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Nine Ways

Get the outcome you want in court by being prepared for the big day. Although you may feel concerned or even terrified about testifying against the person who abused you, there are good reasons to work through your fear and do it anyway.

Here are some: speaking your truth in court can be empowering; you may save your life and others’ lives by testifying and testifying may be the only way to achieve safety.

Here are nine ways to prepare yourself to testify. In another column, I will discuss the testifying itself—those moments on the stand.

  1. Learn about the process. Are you testifying in a deposition, a hearing or a trial? Is this for a civil or criminal case? Each of these situations differ, state laws differ and judges handle cases in a variety of ways. Get the information you need as early in the process as you can. A domestic violence advocate should be able to educate you about the general norms in your area. If you have an attorney, they will have information about your specific case. If it is a criminal case, you may be able to tap into the support and knowledge of a victim/witness advocate through the prosecutor (district attorney’s) office or the police. Keep asking questions until you get the answers you need.
  2. Prepare a written account of the abusive events and keep it hidden in a safe place. Record the (approximate) date, what happened, any evidence that you might have and possible witnesses. Maybe there were too many instances of abuse for you to record them all. Start with the most memorable or extreme ones. If the abuse included daily control and humiliations, record these, too. If you have photographs of injuries, make sure these are stored somewhere other than on your phone so they will not disappear if your phone is stolen or destroyed. While sexual incidents may seem embarrassing to describe, these may form an important part of your case. Try to write about all the events. Here is a piece on collecting evidence safely.
  3. Build a support system. The abuser may have isolated you as part of a controlling strategy, but the court process will be much easier if you have people on your side. Seek the support of a therapist, a domestic violence advocate, a trustworthy friend, a domestic violence support group at your local shelter, an attorney or supportive family members. You don’t need a lot of people—but you need key people who will have your back.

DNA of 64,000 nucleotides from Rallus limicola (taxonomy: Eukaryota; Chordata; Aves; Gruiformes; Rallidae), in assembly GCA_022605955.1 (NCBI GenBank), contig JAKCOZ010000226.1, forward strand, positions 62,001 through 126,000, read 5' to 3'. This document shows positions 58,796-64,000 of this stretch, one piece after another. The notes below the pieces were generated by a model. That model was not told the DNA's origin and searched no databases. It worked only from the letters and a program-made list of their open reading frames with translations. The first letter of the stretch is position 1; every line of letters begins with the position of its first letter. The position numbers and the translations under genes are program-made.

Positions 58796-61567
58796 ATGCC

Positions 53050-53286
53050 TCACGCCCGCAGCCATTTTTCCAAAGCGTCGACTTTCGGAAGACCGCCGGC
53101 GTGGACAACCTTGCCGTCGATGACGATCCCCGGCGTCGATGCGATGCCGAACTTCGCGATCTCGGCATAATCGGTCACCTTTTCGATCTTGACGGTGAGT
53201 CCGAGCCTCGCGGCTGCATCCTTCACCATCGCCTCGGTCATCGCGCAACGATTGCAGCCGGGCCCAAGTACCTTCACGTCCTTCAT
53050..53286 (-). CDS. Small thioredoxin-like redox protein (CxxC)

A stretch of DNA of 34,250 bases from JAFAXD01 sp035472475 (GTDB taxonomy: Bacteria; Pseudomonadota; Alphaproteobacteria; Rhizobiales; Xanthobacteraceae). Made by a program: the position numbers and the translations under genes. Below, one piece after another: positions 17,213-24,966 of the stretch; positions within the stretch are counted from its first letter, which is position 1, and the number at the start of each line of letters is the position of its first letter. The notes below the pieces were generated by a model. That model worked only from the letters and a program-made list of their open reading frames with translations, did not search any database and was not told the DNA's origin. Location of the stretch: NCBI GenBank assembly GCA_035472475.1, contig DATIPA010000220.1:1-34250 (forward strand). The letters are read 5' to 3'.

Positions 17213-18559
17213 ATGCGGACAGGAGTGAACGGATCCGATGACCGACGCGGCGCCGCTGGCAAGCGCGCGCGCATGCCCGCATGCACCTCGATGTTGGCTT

4. Cut ties with people who blame you, at least temporarily. You may have hidden the abuse from others, or maybe they have known about the abuse all along. For many reasons, people you know may take the abuser’s side and blame you, putting pressure on you not to testify. They will confuse your thinking and put you at risk. Block them, stop visitation (unless it is court-mandated), and do not contact them or allow them to contact you at least until after the court process. You need to focus on justice and healing.
  5. Remember that abusers are responsible for their actions. Do not forget that the abuser chose to dominate you or hurt you physically. No matter what you did or said, or failed to do or say, the abuser could have chosen not to become violent. Even if the abuser was intoxicated, the abuser chose to raise a fit, grab you by the neck or assault you sexually. Therefore, the abuser is responsible for the consequences.
  6. Free yourself from guilt about testifying. Abusers commonly press their partners to feel responsible or guilty about the abuse, calling the police or testifying. Someone who chooses to abuse should face consequences for that choice. You do not determine the punishment—that is up to the judicial system.
  7. Establish clear boundaries with the abuser. It is usually best to cut off contact entirely—get an order of protection, block phone calls, set up visitation through apps rather than through texts or phone calls, block the abuser on social media, etc. Maintaining contact puts you at risk of succumbing to control disguised as love.
  8. Report dangerousness. Some abusers become murderous after a breakup, so be extra careful. Report to the police if the abuser has access to weapons, especially firearms, and if the abuser has used a weapon against you, strangled you, threatened to kill you or your children, stalked or sexually assaulted you, controlled you or physically assaulted your children.
  9. Discuss your fears in advance. Sometimes abusers tell their lawyers about everything the victim has ever done wrong, such as abusing drugs or alcohol, harshly disciplining a child, lying to the police, failing to pay taxes, etc. Make a list of the matters that worry you and ask your lawyer, “What will happen if they bring this up?” Most of the time, these issues are irrelevant and your lawyer can object if they are raised. Anticipating these possible problems will help soothe your worries and will also help your lawyer devise a strategy to handle these concerns.

Speaking the truth under oath turns out to be liberating for many people who have been victimized. Preparation will make it a little easier, and help you be more successful.

Written by Lisa Aronson Fontes, PhD.

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